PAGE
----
USPS starts self-driving mail truck deliveries

Autonomous trucks aren’t just fad— they’re a solution to a very real problem.
21 May 2019 | 56 Shares

A TuSimple autonomous truck. Source: TuSimple

The United States Postal Service (USPS) has embarked on a two-week pilot, using self-driving trucks to transport mail between Phoenix and Dallas.

As reported by Reuters, the USPS trial represents a step forward for the commercialization of autonomous vehicle technology in the logistics sector.

The real-world test comes courtesy of a partnership between the national post service and San Diego-based autonomous trucking technology startup TuSimple.

Each of the vehicles will be manned by both an engineer, and a safety driver who will intervene if required.

The object of the partnership is to assess how the technology could improve delivery time and costs.

If successful, the trial could pave the way for further developments in the technology to ultimately help address the shortage of heavy goods vehicle drivers in the US.

Autonomous trucks are estimated to save 45 percent in operating costs (between US$85 billion and US$125 billion) for the US for-hire trucking industry, according to McKinsey & Company.

The USPS pilot will involve five trips, each totaling more than 2,100 miles and around 45 hours of driving.

Beyond the range of a single human driver, these “runs” will demonstrate the potential of how autonomous trucks could be used.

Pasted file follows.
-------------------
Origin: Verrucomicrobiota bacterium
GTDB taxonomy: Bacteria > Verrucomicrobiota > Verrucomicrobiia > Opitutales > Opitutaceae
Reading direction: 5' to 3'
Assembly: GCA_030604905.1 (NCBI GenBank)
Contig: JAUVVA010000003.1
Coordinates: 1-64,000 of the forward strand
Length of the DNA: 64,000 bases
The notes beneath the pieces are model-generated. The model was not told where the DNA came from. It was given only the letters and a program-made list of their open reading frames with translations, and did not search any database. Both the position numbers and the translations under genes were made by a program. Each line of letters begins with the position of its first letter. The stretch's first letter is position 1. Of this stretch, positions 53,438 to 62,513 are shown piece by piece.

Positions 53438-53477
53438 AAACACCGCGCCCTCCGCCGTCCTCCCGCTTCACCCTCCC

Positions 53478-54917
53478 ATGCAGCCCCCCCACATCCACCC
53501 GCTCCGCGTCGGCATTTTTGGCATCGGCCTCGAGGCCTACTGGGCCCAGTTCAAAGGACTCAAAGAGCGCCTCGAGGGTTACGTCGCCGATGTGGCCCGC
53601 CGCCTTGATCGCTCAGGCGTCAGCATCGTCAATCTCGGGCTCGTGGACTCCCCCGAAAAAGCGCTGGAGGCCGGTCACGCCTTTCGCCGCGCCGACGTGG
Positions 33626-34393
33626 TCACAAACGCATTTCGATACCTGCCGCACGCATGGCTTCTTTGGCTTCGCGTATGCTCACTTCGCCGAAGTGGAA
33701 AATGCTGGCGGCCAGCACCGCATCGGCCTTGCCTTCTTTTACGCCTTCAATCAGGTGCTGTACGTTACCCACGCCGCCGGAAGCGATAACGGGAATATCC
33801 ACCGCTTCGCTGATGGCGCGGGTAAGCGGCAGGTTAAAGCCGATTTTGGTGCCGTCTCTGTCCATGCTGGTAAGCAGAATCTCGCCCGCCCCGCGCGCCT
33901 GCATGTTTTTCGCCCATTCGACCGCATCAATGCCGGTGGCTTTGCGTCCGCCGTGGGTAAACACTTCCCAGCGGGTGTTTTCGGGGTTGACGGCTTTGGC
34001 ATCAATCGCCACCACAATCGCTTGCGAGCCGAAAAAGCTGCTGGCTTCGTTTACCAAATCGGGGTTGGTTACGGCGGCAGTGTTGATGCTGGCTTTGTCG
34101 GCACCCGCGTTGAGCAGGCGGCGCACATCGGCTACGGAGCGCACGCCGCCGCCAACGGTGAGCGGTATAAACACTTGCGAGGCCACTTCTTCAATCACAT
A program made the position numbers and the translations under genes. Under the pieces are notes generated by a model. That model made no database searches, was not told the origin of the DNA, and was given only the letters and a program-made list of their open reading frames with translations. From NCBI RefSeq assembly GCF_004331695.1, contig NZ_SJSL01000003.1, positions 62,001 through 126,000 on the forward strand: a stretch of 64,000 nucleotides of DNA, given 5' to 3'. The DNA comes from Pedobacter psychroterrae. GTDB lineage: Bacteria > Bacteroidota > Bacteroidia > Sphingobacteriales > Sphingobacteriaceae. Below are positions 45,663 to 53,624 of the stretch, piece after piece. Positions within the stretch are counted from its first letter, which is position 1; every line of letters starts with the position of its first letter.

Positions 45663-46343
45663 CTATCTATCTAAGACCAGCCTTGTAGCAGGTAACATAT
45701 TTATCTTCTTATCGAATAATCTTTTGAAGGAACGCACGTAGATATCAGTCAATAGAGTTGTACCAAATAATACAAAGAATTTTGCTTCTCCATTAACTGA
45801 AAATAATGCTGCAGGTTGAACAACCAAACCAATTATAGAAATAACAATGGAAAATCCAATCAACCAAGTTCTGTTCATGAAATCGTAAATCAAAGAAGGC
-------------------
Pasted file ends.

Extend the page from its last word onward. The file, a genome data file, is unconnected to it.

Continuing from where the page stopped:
“The work with TuSimple is our first initiative in autonomous long-haul transportation,” USPS spokeswoman Kim Frum said.

“We are conducting research and testing as part of our efforts to operate a future class of vehicles which will incorporate new technology.”

The cost of the program has not been disclosed, but USPS claims that no tax dollars were spent. The agency instead relied on revenue from postal sales.

TuSimple itself has raised US$178 million in private financing, with investors including Nvidia Corp and Sina Corp.

The need for autonomous trucks

An aging workforce and difficulty in attracting younger drivers is leading to a projected shortage of 174,500 drivers by 2024, according to the American Trucking Association.

Sixty-five percent of consumable goods in the US are trucked to market, according to McKinsey, while the issue is compounded by the rise of e-commerce, accelerating demand for increased volume and speed of deliveries.

Meanwhile, a new safety law requires truck drivers to electronically log their miles, restricting the pace and efficiency of deliveries.

In the race for on-road deployment, autonomous trucks could be ahead of the self-driving car services being developed by the likes of Waymo, Uber and General Motors.

That’s chiefly because they’ll be used on interstates and won’t have to navigate hazardous city centers.

Beyond self-driving trucks for long-range deliveries, however, USPS has for a long time expressed the advantages of autonomous vehicles to augment a carrier making last-mile deliveries.

In a paper from 2017, the agency lays out use cases for autonomous vehicles, including parking while the carrier makes deliveries; reducing delivery time by following the carrier on the kerbside; allowing the carrier to prepare the next delivery instead of operating the vehicle; and delivering late mail to the carrier while on their route.